Fifteen green groups in Hong Kong have accused authorities of skipping a strategic environmental assessment of a plan to create artificial islands off Lantau Island and failing to consider alternative solutions to a shortage of land in space-starved Hong Kong.
The groups on Tuesday called on the Environmental Protection Department to “act as a gatekeeper” and reject three project profiles that they said the government had rushed through. The profiles provide details on works related to the ambitious Lantau Tomorrow Vision land-reclamation plan.
The profiles cover three major projects linked to the vision: the Northeast Lantau Link road system, the developments that would be constructed on the new islands, and the land reclamation itself.
Approving the three profiles could downplay the potential environmental impact of the Lantau Tomorrow Vision as a whole, the green groups argued.
The project, unveiled in 2018, calls for the construction of 1,700 hectares of man-made islands that would support a housing and business hub. It also involves a transport network linking the islands to Lantau, Tuen Mun and Hong Kong Island.
“For such a large-scale reclamation project, we believe the government should do the utmost and thoroughly go through all the steps,” said Edwin Lau Che-feng, founder and executive director of The Green Earth.
Under a strategic environmental assessment, departments steering major public projects and policies are required to look at other development alternatives and compare the environmental impacts of all options. It encourages the administration to make decisions to address the cumulative impact instead of the effects of individual projects.
The two-week public consultation on the three project profiles will end on Thursday.
The first phase of the Lantau Tomorrow Vision involves reclaiming 1,000 hectares of land near Kau Yi Chau Island, which will provide between 150,000 and 260,000 flats and accommodate 400,000 to 700,000 people.
Lau, a former member of the Advisory Council on the Environment, said the government should first complete the Lantau Tomorrow Vision’s 42-month feasibility study – which began in June this year – to determine whether it is possible to proceed with the project.
Authorities should carry out a strategic environmental assessment to examine other land supply alternatives, such as the development of brownfield sites, and study the environmental impact of each option.
Before the feasibility study is released or the review of other options is done, the government should not jump to the environmental impact assessment stage right now, Lau said.
“If they go ahead as planned, it will set a very bad precedent for any future projects,” he said.
He added that the project profiles do not address the issues of climate change and carbon emissions, which could delay Hong Kong’s target of achieving net zero emissions by 2050.
The groups also criticised the government for failing to provide information from two studies related to the Hong Kong 2030 Plus strategy, which projected the overall demand for and supply of land over the 30-year period between 2019 and 2048.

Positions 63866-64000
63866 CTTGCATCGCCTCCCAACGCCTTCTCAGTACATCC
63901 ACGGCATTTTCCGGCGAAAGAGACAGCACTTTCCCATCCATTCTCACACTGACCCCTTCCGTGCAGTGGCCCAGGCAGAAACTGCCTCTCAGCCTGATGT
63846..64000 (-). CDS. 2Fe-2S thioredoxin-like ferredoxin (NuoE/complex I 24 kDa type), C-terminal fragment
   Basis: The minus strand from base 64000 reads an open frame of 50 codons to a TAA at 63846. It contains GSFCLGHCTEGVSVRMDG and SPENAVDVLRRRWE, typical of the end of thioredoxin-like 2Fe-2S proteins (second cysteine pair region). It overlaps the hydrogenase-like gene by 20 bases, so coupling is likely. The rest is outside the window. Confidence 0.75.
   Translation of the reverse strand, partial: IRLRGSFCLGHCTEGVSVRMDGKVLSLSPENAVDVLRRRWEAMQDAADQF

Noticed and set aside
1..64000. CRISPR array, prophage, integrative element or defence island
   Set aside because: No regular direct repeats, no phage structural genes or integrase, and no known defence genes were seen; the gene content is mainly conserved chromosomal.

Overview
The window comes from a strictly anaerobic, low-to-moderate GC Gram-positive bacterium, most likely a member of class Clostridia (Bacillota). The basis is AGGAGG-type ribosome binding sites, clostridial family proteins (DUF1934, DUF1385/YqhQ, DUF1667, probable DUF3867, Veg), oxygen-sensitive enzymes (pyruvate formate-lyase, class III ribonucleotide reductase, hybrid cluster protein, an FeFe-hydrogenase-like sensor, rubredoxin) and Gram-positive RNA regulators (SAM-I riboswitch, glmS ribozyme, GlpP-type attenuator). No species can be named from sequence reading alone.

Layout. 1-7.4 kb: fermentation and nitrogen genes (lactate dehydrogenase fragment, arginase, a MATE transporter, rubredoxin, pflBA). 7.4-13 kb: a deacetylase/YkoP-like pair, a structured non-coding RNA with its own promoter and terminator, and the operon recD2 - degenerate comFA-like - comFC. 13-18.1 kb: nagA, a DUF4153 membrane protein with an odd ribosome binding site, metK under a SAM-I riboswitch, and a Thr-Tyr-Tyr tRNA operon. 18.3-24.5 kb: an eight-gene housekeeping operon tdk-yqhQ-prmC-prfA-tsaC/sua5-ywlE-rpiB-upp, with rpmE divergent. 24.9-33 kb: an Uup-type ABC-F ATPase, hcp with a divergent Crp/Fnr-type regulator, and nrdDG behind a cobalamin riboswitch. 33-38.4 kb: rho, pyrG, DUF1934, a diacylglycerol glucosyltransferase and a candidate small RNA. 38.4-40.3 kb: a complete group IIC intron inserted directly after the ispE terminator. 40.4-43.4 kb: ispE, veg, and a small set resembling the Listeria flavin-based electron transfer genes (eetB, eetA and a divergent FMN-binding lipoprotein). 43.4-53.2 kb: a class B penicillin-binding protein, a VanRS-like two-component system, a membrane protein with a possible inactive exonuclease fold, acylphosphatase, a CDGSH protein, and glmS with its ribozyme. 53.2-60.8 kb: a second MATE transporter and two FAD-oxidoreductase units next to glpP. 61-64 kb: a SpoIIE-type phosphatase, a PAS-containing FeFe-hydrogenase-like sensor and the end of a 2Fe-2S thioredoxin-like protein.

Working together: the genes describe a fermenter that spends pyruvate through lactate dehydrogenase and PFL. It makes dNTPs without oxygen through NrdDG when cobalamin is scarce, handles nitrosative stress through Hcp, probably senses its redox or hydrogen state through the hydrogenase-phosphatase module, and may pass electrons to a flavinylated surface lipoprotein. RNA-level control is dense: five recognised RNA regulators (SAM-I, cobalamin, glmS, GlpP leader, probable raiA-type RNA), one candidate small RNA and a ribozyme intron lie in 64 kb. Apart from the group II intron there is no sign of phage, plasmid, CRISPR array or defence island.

The two studies included an environmental assessment on the city’s future infrastructure development that also covered the 1,000 hectares to be reclaimed off Kau Yi Chau.
Earlier this month, members of the Advisory Council on the Environment asked for reports on the two studies, but officials would promise only to regularly report to the council on the assessment’s progress.
Hong Kong is the world’s least affordable residential property market, and Beijing has called the city’s housing shortage a “deep-seated problem” that must be addressed.
At the end of September, about 153,700 Hong Kong families were waiting an average of 5.9 years to be allocated a public housing flat, with many forced to live in cramped conditions while they wait.
A project profile is submitted to the Environmental Protection Department when the proponent applies for a study brief to begin an impact assessment study.
After completion of the study, the project proponent will seek the department’s approval of the accompanying report, which demonstrates that the assessment meets the requirements of the Environmental Impact Assessment Ordinance – enacted in 1998 to avoid, minimise and contain the adverse effects of development on the environment.
Viena Mak Hei-man, vice-chairwoman of the Hong Kong Dolphin Conservation Society, said past environmental impact assessment reports had underestimated the impact on marine ecology and the proposed mitigation measures, including marine parks to compensate for habitat loss, were not effective.
Mak noted that Chinese white dolphin numbers in northern Lantau plummeted after construction works on the Hong Kong-Zhuhai-Macau Bridge began in 2011, and warned of similar consequences.
Greenpeace East Asia campaigner Chan Hall-sion said it would be difficult to comprehensively assess the environmental impact of the Lantau Tomorrow Vision without adequate information.
“The [Environmental Protection Department] has the responsibility to act as a gatekeeper to ensure that development does not come at the expense of environmental protection,” she said.
The department said in a reply to the Post that the Environmental Impact Assessment Ordinance provided for an “open and transparent process”, and that any comments received would be taken into account.
The Post has also contacted the Planning Department for comment.